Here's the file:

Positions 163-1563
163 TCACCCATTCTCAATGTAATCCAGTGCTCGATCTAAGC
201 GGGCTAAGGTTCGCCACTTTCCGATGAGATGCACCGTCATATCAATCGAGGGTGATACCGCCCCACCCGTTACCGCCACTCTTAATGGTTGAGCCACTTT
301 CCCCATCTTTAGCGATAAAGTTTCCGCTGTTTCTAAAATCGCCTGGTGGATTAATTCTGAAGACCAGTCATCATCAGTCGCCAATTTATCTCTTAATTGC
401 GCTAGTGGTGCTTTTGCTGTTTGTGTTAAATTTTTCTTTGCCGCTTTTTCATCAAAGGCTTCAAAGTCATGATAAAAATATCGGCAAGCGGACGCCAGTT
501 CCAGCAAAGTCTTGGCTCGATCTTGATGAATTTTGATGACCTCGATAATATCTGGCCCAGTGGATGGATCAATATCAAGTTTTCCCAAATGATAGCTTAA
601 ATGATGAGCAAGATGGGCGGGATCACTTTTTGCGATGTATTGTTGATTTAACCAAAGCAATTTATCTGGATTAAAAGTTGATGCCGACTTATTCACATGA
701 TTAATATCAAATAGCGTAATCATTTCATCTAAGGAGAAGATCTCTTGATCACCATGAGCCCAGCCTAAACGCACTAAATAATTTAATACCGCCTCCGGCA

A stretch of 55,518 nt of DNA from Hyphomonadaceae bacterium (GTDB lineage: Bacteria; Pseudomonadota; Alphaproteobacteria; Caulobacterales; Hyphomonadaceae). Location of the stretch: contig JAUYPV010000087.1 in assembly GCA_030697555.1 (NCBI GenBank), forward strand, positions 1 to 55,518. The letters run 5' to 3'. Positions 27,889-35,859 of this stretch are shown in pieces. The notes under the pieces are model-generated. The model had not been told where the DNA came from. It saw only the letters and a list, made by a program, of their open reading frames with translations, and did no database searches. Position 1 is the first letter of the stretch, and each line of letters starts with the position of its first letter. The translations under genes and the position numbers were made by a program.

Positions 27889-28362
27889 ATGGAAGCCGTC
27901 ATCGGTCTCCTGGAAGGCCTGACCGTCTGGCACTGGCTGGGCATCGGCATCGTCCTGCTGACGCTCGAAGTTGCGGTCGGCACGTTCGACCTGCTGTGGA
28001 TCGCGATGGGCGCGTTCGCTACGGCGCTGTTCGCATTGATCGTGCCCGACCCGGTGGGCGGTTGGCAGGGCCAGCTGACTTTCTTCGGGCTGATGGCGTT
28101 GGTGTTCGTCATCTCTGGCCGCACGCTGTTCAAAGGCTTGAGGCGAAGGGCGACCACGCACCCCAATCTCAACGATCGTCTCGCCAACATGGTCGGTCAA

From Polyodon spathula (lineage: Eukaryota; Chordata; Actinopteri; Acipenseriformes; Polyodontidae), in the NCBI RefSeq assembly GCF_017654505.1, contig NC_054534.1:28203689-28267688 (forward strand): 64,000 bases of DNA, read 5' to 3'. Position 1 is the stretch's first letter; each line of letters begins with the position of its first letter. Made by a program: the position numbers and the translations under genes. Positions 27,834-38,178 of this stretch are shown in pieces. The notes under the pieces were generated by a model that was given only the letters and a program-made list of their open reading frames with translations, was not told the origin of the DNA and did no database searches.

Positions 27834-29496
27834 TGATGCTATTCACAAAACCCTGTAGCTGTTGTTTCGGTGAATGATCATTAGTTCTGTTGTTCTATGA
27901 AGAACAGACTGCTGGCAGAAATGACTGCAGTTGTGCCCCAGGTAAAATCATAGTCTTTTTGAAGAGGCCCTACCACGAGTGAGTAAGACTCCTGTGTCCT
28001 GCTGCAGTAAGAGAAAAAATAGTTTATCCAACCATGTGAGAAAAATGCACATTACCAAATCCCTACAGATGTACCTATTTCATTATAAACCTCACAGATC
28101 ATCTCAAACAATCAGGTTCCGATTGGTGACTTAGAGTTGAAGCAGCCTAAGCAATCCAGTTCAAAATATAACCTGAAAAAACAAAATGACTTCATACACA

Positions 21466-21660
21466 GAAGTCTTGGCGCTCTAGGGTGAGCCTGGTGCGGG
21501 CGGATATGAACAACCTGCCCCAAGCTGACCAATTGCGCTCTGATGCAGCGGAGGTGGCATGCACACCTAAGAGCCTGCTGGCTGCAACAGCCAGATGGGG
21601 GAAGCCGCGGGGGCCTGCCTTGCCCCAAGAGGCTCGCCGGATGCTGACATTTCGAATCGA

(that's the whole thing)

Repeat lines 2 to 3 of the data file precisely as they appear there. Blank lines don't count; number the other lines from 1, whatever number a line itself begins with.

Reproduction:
163 TCACCCATTCTCAATGTAATCCAGTGCTCGATCTAAGC
201 GGGCTAAGGTTCGCCACTTTCCGATGAGATGCACCGTCATATCAATCGAGGGTGATACCGCCCCACCCGTTACCGCCACTCTTAATGGTTGAGCCACTTT